Physics GCSE Energy

Physics GCSE Energy

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  • Created by: Reema
  • Created on: 28-02-12 17:56

The 9 Types of energy

Electrical energy

Light Energy

Sound Energy

Kinetic Energy

Nuclear Energy

Thermal Energy

Gravitational Potential Energy

Elastic Potential

Chemical Energy 

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Efficiency of Machines

Most useful energy transfers involve some losses, often as heat.

1) useful devices are only useful because they can transform energy from one form to another.

2) in doing so, some of the useful input energy is always lost or wasted, often as heat.

3) the less energy that is 'wasted' the more efficient the device is said to be. 

4) the energy flow diagram is pretty much the same for all devices.

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How to calculate efficiency...

Efficiency= useful energy out/total energy in 

Efficiency= useful power out/ total power in

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Efficiency of Machines


You have to think about cost-effectiveness as well as efficiency when choosing appliances... 

e.g normal light bulbs or energy efficient light bulbs

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Sankey Diagrams


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Sankey Diagrams

This is what a Sankey diagram looks like. The arrow going in is the input and the two others are output. the arrow going down is wasted energy. 

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The Cost of Electricity

kWh (kilowatt-hours) are units of energy

energy(kWh)= power(kW) x  time(hours)

e.g   0.06kW x 0.5 hours= 0.06 units(kWh)


cost= no. of units x price per unit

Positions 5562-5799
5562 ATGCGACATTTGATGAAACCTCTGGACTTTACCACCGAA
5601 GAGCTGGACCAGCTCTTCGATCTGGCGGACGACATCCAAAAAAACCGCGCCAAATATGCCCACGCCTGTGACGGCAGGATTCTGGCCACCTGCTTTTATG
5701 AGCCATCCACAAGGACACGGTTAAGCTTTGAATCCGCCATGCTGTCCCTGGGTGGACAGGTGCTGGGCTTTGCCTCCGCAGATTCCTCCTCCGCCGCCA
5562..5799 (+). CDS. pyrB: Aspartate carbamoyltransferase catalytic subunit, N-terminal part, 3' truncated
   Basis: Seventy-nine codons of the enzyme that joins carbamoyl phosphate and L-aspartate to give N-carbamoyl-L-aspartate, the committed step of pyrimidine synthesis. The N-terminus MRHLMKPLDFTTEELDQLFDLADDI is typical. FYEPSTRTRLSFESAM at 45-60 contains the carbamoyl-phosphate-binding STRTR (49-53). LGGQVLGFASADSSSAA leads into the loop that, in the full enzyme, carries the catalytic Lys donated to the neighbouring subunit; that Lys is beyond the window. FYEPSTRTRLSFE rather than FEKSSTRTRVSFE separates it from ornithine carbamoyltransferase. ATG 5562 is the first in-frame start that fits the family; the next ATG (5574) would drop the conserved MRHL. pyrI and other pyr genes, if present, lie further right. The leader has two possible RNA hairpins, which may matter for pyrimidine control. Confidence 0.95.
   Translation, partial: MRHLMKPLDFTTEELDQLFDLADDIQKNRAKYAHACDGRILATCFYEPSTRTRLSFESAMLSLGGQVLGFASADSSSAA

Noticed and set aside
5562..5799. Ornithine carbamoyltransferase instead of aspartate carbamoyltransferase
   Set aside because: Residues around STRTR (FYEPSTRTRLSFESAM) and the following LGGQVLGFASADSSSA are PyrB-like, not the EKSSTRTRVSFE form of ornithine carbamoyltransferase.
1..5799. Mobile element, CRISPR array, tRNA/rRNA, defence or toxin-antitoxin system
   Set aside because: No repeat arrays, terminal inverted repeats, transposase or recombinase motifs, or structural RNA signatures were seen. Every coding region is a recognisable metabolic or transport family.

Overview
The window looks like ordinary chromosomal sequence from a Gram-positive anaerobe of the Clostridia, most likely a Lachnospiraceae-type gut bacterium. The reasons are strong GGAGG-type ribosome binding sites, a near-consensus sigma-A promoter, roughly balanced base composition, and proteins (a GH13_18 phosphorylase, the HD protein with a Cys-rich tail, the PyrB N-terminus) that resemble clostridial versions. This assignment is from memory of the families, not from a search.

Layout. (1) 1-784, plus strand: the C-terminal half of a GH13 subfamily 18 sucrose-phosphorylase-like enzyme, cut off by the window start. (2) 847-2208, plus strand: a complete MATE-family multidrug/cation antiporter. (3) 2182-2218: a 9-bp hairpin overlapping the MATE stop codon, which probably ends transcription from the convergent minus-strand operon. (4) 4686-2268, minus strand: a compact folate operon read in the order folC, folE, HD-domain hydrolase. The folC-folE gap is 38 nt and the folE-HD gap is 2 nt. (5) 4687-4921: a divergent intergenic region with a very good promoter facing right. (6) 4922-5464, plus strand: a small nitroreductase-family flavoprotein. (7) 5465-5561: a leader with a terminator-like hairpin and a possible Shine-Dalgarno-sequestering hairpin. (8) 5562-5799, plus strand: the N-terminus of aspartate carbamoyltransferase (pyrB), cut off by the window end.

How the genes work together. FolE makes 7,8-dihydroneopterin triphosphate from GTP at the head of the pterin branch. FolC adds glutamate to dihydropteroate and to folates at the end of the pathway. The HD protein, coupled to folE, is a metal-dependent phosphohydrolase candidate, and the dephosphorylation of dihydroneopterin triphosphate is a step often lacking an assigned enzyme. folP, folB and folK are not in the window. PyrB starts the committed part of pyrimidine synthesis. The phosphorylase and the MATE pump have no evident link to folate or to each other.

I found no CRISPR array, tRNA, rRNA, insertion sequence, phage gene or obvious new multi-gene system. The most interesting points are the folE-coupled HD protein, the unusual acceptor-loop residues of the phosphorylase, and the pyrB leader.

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How to read an electricity meter

In the exam they may ask you to read off an electricity meter. The units are usually in kWh but do check.  

You could be given two meter readings and be asked to work out the total energy that has been used over a time period. Just subtract the meter reading at the start of time(the smaller one) from reading at the end to work this out.

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Choosing Electrical Appliances

You may be asked to use data to compare two electrical appliances. Use the previous methods shown to work this out.

Standard of living is affected by access to electricity. Poorer countries' economies' are seriously affected through areas such as communication and public health. 

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Non renewable sources

Non renewable sources

The non renewable sources are 3 fossil fuels and nuclear

  • Coal
  • Oil
  • Natural gas 
  • Nuclear fuels (uranium and plutonium)

1) They will all run out one day.

2) They all damage the environment.

3)However they provide most of our energy

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Renewable sources

The renewables are:

  • wind
  • waves
  • tides
  •  hydroelectric
  • solar
  • geothermal
  • food 
  • biofuels

1) These will never run out

2) Most of them do damage the environment, but less than non renewables

3) They don't provide much energy and can be unreliable as they depend on the weather.

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Nuclear Reactors are just Fancy Boilers...